Not everyone favors widespread Wi-Fi
Posted by seumasach on March 21, 2010
21st March, 2010
I read with interest Justin Williams’ column (March 12) in which he advocated for more businesses, from gyms to bowling alleys, to offer Wi-Fi access. He seemed to believe almost everyone couldn’t wait for access, especially since it would be financially advantageous to smartphone users.
Upon reading the article, I wondered if it had occurred to him that some of the populace would not welcome ubiquitous Wi-Fi. I know of at least three people, myself included, who are among those who dread that possibility. The other two would list their reason as “bees” while mine would be “death and disease.”
Let’s talk about the bees first. You see, the two men who would pale at your suggestion are old-timers who were beekeepers for much of their lives. Both have noticed a significant drop in honeybees over the past few years.
After mulling over what the problem might be, they separately came to the same conclusion. As one of them explained to me, bees have a built-in radar system, which allows them to journey out in search of nectar.
Once a bee has found a source and collected a supply, the bee’s radar then allows it to make the return journey home.
The two beekeepers both think it oddly suspicious that, as more towers and satellites have proliferated, the bees are dying in huge numbers.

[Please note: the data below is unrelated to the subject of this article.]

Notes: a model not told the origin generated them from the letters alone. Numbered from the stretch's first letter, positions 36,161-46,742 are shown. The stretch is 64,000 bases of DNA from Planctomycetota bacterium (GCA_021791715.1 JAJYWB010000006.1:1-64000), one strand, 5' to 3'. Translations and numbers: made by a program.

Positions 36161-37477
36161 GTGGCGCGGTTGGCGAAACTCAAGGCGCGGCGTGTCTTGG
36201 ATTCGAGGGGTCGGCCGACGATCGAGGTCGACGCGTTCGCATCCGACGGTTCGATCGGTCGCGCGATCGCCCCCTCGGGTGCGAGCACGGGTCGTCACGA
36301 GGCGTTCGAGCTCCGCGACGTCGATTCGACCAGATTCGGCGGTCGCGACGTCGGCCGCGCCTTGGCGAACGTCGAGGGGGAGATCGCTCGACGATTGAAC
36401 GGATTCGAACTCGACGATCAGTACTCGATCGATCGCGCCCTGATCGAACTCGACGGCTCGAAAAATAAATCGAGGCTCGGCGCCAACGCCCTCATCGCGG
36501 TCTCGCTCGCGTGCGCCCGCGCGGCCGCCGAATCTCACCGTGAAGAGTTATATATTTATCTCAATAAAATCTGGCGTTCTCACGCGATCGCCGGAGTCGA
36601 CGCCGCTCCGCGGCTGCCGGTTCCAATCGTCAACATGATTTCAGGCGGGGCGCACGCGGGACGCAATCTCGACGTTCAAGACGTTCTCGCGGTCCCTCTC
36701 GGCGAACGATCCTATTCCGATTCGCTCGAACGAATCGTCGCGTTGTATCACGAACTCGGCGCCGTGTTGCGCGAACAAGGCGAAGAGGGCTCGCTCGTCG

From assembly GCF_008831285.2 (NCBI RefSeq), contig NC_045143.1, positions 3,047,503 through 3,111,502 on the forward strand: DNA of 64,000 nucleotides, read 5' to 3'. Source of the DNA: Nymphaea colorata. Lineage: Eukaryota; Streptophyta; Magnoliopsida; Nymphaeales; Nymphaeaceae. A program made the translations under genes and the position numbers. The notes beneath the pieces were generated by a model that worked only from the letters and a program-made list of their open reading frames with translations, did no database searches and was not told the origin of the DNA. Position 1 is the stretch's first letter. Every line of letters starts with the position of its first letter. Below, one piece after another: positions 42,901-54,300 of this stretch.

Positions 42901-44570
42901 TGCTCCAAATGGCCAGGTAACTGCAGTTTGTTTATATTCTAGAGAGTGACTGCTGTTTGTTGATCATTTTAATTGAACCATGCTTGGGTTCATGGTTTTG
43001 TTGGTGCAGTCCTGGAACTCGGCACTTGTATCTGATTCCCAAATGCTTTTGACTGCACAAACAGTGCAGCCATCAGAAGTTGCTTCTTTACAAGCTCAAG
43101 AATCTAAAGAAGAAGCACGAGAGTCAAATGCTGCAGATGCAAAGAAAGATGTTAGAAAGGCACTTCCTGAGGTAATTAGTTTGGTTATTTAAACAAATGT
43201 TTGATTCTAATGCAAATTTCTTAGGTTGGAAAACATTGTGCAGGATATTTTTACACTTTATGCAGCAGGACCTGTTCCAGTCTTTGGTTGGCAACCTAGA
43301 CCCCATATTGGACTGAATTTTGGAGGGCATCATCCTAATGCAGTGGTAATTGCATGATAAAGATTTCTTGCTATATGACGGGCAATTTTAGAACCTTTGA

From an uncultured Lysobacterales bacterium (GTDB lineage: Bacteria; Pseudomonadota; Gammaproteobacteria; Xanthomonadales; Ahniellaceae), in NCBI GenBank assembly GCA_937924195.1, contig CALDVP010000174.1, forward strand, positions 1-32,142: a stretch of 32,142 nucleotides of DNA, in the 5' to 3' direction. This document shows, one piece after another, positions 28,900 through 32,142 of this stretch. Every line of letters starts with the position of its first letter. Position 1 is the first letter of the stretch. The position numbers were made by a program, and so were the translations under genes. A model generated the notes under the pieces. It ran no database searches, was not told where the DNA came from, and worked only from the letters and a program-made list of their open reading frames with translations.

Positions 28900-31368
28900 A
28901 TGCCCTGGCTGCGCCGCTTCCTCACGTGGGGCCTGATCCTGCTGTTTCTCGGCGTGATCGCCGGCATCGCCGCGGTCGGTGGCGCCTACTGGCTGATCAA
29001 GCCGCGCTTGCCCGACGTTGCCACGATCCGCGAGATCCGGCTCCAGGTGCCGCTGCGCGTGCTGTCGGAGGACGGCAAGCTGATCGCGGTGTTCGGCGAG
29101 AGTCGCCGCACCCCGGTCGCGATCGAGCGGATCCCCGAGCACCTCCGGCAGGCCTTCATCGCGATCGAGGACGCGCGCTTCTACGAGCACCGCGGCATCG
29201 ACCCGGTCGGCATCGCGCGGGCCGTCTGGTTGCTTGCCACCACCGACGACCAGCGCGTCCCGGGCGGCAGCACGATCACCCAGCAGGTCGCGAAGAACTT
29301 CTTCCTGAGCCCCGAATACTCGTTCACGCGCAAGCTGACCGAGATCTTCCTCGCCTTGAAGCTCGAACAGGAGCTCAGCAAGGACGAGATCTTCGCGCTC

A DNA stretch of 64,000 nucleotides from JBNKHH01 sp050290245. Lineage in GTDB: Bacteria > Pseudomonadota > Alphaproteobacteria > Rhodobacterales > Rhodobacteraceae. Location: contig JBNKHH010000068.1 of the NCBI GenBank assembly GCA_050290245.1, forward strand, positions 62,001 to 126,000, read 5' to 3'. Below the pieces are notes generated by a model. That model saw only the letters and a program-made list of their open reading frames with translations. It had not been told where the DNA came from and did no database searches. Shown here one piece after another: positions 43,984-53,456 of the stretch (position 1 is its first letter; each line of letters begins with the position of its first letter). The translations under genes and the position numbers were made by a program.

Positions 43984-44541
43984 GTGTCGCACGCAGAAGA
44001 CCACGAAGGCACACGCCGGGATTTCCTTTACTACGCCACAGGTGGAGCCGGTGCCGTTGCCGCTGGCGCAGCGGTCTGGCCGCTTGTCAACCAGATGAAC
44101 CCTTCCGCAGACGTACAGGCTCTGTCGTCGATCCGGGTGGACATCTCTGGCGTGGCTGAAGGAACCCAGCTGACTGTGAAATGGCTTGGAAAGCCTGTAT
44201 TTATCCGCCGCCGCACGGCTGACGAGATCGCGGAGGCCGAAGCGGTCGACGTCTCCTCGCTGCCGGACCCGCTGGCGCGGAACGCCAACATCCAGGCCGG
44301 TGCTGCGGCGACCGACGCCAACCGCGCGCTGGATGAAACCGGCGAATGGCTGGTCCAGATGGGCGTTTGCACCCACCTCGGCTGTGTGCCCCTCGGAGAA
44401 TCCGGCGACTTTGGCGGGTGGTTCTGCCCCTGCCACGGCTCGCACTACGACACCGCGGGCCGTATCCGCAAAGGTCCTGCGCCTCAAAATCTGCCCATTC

Their conjecture is that all the waves of various kinds being beamed around the planet are managing to jam the bees’ innate radar.
Since bees pollinate most of our crops, their extinction could mean our own. So, no, these beekeepers do not want Wi-Fi accessibility everywhere they go.
And neither do I, but for different reasons than mass starvation. As previously mentioned, mine can be represented by the words “cancer” and “diseases” as in “autoimmune diseases.” Although the current barrage of radio frequency exposure hasn’t been around long enough to determine its cumulative affect on our health, I am like the beekeepers in that
I think it’s interesting that the rates of cancer and autoimmune disorders are on the rise, as is our bombardment by radio frequency signals. Coincidence? Perhaps. Any number of other forms of pollution could underlie these increases in health issues.
But until time helps us determine the true causal relationships, why take the chance?
Caroline Nellis is a resident of Evansville.